Home Before Dark

Neil Diamond

When you’ve enjoyed a successful four-decade musical career with 125 million records sold worldwide, multiple Top 40 hits, the requisite awards and sold-out shows where ever you play, it might be hard to decide where to go next. For Neil Diamond, it’s been rather simple. Literally. The man responsible for stripping away the excess that once shrouded Neil Diamond is none other than Rick Rubin, a producer known for pulling the best, most visceral performances out of legendary artists like Johnny Cash and Tom Petty. Rubin and Diamond first worked together in 2005 on an album of all new and original tunes called 12 Songs. Some critics called it the best thing the singer had done in 30 years. That was enough to bring the two together again for Home Before Dark. It’s anything but a distant second.

How can you go wrong when the first song is over seven minutes long? “If I Don’t See You Again” starts off like something from Neil Young’s Harvest, but it evolves and explores the melody, harvesting the mood for absent sentiment. Keyboardist Benmont Tench (Tom Petty and the Heartbreakers) gives the number those special light bits of color in an otherwise straightforward acoustic number, while Diamond recites an almost allegorical tale of love and redemption. From there, the record shapes and shifts its weight to light and medium fare. The rapid fire acoustic propulsion from Diamond and an army of fellow guitarists Mike Campbell (another Heartbreaker), Smokey Hormel, Matt Sweeney, Jonny Polonsky give songs like “Pretty Amazing Grace” and “No Words” an unusual and extraordinary edge.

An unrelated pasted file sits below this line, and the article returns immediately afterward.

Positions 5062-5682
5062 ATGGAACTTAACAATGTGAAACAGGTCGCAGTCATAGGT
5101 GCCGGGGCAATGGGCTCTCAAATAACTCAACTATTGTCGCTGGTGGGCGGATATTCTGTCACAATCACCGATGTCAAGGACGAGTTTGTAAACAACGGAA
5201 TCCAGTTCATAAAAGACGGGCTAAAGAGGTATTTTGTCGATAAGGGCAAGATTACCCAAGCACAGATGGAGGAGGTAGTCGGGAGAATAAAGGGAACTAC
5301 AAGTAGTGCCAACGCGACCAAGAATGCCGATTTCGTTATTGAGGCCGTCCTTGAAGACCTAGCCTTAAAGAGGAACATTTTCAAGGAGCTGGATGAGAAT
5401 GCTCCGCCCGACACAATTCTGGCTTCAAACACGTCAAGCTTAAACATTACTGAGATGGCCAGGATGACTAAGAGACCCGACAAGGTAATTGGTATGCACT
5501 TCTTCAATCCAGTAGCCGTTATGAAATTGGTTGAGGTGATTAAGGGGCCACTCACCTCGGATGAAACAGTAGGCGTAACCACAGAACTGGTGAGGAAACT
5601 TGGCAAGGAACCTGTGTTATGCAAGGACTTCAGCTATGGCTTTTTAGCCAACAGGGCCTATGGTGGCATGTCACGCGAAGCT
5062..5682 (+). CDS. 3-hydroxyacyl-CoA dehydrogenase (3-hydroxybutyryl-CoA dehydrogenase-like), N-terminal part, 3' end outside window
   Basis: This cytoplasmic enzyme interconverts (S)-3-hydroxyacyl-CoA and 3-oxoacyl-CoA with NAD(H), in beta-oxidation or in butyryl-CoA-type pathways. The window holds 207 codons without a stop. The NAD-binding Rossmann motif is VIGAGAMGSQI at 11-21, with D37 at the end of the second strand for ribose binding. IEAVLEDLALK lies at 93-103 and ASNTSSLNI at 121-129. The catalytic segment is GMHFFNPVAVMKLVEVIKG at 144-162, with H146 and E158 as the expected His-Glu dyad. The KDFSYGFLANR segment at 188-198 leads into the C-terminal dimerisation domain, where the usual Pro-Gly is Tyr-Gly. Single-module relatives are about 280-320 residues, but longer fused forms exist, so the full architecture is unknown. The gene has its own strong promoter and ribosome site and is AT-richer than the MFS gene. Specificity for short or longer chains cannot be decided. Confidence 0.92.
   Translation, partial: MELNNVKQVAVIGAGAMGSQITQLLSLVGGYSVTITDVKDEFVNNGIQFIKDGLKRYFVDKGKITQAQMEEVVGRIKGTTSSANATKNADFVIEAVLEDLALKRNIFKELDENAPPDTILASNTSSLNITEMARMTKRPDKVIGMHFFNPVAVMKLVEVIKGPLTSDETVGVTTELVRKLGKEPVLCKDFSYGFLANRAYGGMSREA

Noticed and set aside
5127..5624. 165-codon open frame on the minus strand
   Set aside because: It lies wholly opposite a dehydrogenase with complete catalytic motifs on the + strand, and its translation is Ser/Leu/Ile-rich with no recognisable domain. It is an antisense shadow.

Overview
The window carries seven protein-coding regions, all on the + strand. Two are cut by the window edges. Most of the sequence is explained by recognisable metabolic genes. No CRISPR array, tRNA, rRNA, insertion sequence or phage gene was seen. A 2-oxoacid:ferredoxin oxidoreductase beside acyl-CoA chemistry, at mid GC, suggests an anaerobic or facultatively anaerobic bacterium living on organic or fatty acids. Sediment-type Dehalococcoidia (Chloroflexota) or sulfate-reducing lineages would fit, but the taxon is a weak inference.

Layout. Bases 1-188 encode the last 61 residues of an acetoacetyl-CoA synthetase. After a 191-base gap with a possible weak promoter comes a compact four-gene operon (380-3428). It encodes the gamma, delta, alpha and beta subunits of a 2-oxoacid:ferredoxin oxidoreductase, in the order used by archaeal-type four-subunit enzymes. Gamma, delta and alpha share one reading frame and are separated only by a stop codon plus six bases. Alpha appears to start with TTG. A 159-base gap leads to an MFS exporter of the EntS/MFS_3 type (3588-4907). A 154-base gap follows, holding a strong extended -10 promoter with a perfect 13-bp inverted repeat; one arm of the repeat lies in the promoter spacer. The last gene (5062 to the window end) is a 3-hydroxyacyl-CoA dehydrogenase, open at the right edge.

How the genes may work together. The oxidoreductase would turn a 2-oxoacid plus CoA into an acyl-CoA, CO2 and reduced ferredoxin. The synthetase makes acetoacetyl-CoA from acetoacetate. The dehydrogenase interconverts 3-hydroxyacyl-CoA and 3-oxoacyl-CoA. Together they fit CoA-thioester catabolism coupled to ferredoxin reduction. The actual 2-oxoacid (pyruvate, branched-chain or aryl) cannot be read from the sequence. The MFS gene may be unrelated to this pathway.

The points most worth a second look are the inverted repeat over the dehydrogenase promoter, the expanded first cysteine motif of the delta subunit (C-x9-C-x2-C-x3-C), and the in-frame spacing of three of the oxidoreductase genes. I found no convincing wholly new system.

Similar to his role in the Heartbreakers, Tench’s tender piano lines help lift those moments of poignancy like “Whose Eyes Are These” and “Another Day (That Time Forgot),” a duet Diamond cut with Dixie Chick Natalie Maines. While this reviewer concedes to the fact that Maines can sing, she tends to overplay her card vocally, apparently unaware she’s recording a record with one of the most talented and prolific musicians on the planet. Nevertheless, the main course is one of mostly upbeat and inspirational biscuits, fresh from the oven. When the closing notes of the title track ring out before fading away, you feel like you just finished an extremely satisfying meal in a high-end, upscale restaurant. Which isn’t to suggest there’s anything particularly edible about Home Before Dark. Rick Rubin would probably understand.

~ Shawn Perry

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